Thanks again for raising questions, Carol. I think you and I are on the same side with many things…our approach to where to go from here is just different. Ultimately I think it will take all of us to get to where we hope to be. ~Kathy
Gary Lange says
Great Kathy. Thanks for the reminder to look at things differently: “A couple of very positive pieces coming out of our current administration are the large number of groups who are rallying for the first time ever… Like Langer’s words and writing say, we don’t know everything and we really don’t know for sure that the current issues facing our country aren’t some of the most necessary steps to lead us to a higher and better place for us all.”
Kathy Gottberg says
Hi Gary! I hope you know that some of these thoughts came out of our conversation last weekend. Maybe not quite in the way that you thought, but similar. And as friends, I do believe that reminding and encouraging each other to take the high ground “no matter what” is good best for us, for everyone around us, and the planet herself. I’m not saying things don’t look messy or even ugly sometimes, I’m saying we must look at the deeper possibility. I’m doing my best–and you? ~Kathy
Susan Mary Malone says
OH, this so tweaks me, Kathy! The psychology of the possible. Ahh! And isn’t it so very true–we can be 100% sure about virtually nothing. Which truly opens up the world.
This reminds me of Quantum Physics, and the finding that at their core, the laws of the universe are not fixed at all, but mutable.
Now, what shall we create?
Kathy Gottberg says
Hi Susan! I think you are also aware of the work of Byron Katie, aren’t you? Langer reminded me so much of her because a fundamental premise of Katie is, “Do you absolutely know that is true?” She tells us to ask ourselves that question whenever we are deeply mired in our own thoughts (especially the painful ones!) But doing that or exploring the power of the possible we do something similar. And YES, this is also very similar to the idea of Quantum Physics. Things change on the microscopic level based upon our perception of them. Recognizing that on the macro scale is a bit trickier but still there. Thanks as always for your thoughts. ~Kathy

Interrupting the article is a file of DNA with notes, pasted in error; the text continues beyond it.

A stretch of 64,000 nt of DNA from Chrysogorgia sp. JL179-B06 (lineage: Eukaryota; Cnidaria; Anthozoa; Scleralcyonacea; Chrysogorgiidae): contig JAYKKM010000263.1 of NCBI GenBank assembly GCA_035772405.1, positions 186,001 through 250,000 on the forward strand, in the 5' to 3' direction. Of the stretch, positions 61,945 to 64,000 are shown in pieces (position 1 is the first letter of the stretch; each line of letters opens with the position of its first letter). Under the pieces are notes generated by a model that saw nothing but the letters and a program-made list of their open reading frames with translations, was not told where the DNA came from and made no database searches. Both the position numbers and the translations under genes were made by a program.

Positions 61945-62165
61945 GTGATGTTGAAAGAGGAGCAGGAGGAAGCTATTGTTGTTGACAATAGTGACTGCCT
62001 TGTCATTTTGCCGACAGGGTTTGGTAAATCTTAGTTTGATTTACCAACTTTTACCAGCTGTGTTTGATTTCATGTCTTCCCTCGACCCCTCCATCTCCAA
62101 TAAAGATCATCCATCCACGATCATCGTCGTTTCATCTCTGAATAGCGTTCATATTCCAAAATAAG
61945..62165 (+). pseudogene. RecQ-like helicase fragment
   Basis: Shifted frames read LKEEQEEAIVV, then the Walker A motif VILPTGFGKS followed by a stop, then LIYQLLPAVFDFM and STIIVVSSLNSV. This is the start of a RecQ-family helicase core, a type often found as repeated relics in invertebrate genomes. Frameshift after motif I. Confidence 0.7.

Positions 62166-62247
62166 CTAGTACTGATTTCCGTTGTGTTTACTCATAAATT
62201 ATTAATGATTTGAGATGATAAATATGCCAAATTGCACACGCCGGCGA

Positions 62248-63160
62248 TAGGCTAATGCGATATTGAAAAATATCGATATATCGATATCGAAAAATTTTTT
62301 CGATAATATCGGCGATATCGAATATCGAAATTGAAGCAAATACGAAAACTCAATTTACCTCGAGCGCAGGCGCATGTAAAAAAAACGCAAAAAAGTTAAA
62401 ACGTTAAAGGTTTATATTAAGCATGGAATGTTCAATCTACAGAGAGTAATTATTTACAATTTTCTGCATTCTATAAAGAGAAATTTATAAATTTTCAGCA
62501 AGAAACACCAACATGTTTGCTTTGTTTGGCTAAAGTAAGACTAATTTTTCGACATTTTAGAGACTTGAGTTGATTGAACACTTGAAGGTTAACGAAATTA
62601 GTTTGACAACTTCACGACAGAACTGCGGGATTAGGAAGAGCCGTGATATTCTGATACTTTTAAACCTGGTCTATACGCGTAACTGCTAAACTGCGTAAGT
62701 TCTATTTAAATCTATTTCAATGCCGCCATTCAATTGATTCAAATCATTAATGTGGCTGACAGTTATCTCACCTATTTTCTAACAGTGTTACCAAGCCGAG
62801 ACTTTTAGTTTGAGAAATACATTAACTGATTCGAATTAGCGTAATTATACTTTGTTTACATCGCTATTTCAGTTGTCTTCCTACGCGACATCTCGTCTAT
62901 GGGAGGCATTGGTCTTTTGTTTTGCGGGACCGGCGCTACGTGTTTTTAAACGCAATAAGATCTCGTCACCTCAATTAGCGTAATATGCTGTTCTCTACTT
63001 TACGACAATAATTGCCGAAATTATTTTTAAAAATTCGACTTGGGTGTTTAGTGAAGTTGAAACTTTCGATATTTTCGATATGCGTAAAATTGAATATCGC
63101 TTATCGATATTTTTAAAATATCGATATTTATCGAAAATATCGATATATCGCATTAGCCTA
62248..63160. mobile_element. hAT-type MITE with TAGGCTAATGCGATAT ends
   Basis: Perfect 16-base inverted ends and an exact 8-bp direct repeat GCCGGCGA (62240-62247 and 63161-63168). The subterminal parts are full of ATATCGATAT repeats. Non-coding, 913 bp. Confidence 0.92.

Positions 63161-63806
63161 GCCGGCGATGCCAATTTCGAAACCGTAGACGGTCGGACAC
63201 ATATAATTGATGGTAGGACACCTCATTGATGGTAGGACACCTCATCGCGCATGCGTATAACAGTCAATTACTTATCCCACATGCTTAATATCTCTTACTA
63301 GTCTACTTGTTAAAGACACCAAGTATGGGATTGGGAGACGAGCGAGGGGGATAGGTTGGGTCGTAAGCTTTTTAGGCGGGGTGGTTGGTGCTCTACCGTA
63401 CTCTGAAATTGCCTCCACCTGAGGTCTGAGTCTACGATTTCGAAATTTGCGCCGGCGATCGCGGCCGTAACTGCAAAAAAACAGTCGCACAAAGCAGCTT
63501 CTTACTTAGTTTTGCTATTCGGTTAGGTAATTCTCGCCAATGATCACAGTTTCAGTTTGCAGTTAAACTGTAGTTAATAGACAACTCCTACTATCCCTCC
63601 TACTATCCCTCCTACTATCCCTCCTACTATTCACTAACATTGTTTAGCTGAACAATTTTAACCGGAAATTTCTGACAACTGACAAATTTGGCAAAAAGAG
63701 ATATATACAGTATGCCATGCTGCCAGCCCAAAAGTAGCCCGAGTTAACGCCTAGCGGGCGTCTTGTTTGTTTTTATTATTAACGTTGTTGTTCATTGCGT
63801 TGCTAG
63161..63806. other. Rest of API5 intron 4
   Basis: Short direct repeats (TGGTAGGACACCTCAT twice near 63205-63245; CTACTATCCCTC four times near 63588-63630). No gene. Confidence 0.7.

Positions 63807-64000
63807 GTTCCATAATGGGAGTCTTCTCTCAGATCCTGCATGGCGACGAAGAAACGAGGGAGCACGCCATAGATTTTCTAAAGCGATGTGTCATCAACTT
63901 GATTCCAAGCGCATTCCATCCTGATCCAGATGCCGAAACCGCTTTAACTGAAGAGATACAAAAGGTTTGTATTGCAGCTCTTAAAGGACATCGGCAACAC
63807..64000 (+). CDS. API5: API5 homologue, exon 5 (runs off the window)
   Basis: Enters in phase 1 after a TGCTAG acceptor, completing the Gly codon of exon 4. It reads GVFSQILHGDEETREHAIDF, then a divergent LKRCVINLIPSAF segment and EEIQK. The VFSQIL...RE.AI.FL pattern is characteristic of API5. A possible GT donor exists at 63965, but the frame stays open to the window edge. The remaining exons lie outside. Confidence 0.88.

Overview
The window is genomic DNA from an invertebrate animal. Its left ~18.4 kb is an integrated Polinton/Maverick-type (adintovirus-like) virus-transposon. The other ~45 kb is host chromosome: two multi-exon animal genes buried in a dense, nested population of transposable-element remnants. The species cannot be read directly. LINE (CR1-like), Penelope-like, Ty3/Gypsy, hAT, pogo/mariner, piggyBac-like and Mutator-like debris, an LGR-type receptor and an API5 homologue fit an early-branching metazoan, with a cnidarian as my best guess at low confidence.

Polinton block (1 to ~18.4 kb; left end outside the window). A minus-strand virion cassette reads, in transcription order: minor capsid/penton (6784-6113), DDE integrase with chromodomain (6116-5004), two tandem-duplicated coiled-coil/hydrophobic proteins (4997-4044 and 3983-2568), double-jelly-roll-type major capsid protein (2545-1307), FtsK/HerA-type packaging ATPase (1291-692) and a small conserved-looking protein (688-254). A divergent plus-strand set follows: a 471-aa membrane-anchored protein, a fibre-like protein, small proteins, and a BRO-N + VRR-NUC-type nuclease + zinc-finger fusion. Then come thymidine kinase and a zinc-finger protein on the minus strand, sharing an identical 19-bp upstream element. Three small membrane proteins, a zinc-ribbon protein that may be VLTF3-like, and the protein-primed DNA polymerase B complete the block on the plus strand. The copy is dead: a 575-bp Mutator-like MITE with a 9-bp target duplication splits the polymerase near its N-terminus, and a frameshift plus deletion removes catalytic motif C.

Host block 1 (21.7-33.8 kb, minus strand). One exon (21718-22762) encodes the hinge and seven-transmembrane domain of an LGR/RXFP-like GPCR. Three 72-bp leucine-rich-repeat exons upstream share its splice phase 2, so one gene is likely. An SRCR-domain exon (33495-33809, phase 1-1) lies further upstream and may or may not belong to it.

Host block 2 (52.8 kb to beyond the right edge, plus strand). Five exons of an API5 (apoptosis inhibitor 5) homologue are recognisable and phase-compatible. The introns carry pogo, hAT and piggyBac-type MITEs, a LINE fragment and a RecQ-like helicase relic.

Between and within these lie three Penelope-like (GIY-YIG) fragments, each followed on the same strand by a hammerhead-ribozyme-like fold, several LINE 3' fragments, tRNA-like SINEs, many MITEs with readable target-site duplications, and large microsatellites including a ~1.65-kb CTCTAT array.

Mona McGinnis says
This is a quote that I often go to – “It is true, we do not know what is happening in the deepest sense. And if we can stay with that not knowing, and trust it, and enjoy it, we will be able to experience our life in some fundamentally different way. That is our miraculous power,” by Katherine Thanas.
I’m learning to stay open to the possibilities which really begins with recognizing that there are other possibilities.
Kathy Gottberg says
Hi Mona! Thank you so much for that quote. I am unfamiliar with Katherine Thanas but her insight is very powerful. I think I will look her up. We all need support to continue to bring the “good” into the world and she sounds like she is right there with us. ~Kathy
I think our mindset plays a huge part in things Kathy – choosing to look at the positive and looking for the potential in things is so much more rewarding than being a negative Nellie and assuming things won’t get better. I saw a little thing on FB today that strongly affirmed that our thoughts are what impact our behaviour – how we choose to think about a situation hugely impacts our reaction to it and how we handle it. I’m aiming at going for the positive wherever possible these days.
Kathy Gottberg says
Hi Leanne! I have been reading your blog for a long enough time now to know that you agree with this post and the ideas put forward by Ellen Langer. But even then, I do find myself needing to be reminded–not so I just sit here and think positive thoughts–but so I don’t want to stick my head in the sand and complain to everyone I know!!! It’s not always easy to “be the light” for myself and others but together I believe that we can always make things better. Thanks for your comment. ~Kathy